The Trump administration on Aug. 7 sanctioned Hong Kong leader Carrie Lam and 10 other Hong Kong and Chinese officials for undermining the city’s autonomy and freedoms.
Other than Lam, six other Hong Kong officials were sanctioned, including the current and preceding Hong Kong police chiefs, and the city’s security and justice secretaries. Four Chinese officials were also targeted, including the head of the Liaison Office, Beijing’s representative office in the city, and the head of a central government office for handling Hong Kong affairs in Beijing.
The sanctions freeze any U.S. assets the officials possess, and generally bar Americans from doing business with them.
The measures were imposed in response to Beijing’s implementation of a national security law for the city, which has led to heightened authoritarian control over the city, the Trump administration said.
“This law, purportedly enacted to ‘safeguard’ the security of Hong Kong, is in fact a tool of CCP [Chinese Communist Party] repression,” Secretary of State Mike Pompeo said in a Friday statement.
In recent weeks, a raft of pro-democracy advocates has been charged for violating the new law, which critics have decried as an effort to clamp down on views critical of the Chinese regime.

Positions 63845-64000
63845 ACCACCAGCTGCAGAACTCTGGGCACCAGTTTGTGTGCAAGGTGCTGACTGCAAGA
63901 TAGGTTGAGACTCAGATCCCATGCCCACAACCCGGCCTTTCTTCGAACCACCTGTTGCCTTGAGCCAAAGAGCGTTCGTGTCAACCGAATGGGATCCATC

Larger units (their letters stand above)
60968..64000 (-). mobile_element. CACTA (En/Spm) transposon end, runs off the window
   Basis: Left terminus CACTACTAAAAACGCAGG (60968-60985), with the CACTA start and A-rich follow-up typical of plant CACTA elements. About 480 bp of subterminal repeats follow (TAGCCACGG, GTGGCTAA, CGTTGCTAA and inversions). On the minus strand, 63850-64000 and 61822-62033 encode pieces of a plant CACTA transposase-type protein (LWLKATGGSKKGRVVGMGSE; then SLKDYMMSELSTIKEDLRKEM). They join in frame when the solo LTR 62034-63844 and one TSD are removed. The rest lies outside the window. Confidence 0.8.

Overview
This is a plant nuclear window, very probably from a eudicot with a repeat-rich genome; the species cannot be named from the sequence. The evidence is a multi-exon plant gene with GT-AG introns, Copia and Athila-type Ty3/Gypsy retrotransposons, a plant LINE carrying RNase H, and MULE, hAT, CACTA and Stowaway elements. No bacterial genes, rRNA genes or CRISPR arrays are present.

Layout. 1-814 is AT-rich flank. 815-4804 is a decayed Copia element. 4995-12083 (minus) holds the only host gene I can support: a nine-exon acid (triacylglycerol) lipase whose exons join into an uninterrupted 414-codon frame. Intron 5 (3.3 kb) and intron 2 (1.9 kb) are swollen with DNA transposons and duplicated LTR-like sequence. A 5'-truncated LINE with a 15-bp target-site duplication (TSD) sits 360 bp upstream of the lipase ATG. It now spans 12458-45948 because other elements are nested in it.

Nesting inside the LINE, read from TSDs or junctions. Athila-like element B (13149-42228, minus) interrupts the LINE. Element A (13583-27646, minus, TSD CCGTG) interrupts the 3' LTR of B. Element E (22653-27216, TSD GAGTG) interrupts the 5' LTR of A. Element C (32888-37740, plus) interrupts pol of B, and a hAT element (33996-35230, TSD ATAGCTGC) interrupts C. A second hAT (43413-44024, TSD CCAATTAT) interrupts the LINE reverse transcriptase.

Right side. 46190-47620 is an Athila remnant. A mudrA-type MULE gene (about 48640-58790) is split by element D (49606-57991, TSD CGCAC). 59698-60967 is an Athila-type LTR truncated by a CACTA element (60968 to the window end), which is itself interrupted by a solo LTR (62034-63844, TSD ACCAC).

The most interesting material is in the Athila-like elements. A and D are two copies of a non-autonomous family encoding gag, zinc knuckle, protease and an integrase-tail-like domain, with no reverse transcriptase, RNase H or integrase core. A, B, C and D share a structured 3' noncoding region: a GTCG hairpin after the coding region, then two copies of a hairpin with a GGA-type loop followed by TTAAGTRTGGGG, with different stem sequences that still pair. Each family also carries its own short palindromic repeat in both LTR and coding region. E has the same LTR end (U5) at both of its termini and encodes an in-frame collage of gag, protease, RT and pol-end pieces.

Pompeo said that Lam and six members of her administration were sanctioned for their roles in developing and implementing the national security law, and also for “coercing, arresting, detaining, or imprisoning individuals” under the law.
He said the Chinese officials, who are the CCP’s top officials for enacting Hong Kong policies, were sanctioned for engaging in actions that “threaten the peace, security, stability, or autonomy of Hong Kong.”
Among those sanctioned are Zheng Yanxiong, Beijing’s appointee to head a new national security bureau in the city. The bureau was set up under the new law, and directly answers to Beijing. The bureau is exempt from the Hong Kong government’s jurisdiction and exercises oversight on enforcing the law.
“The United States stands with the people of Hong Kong and we will use our tools and authorities to target those undermining their autonomy,” Secretary of the Treasury Steven T. Mnuchin said in a statement.
The sanctions were implemented to fulfill an executive order issued by President Donald Trump on July 16, which ended Hong Kong’s special status with the United States, after the administration deemed the territory no longer sufficiently autonomous from mainland China. On that day, Trump also signed into law a bill that would sanction officials and banks involved in crushing the city’s freedoms.
The Trump administration has recently stepped up its actions countering Beijing’s threats. In July, the United States sanctioned several Chinese Communist Party officials for their role in human rights abuses in the region of Xinjiang. On Aug. 7, Trump issued executive orders to bar U.S. firms from doing business with the Chinese owners of TikTok and WeChat, ByteDance and Tencent Holdings respectively.
From The Epoch Times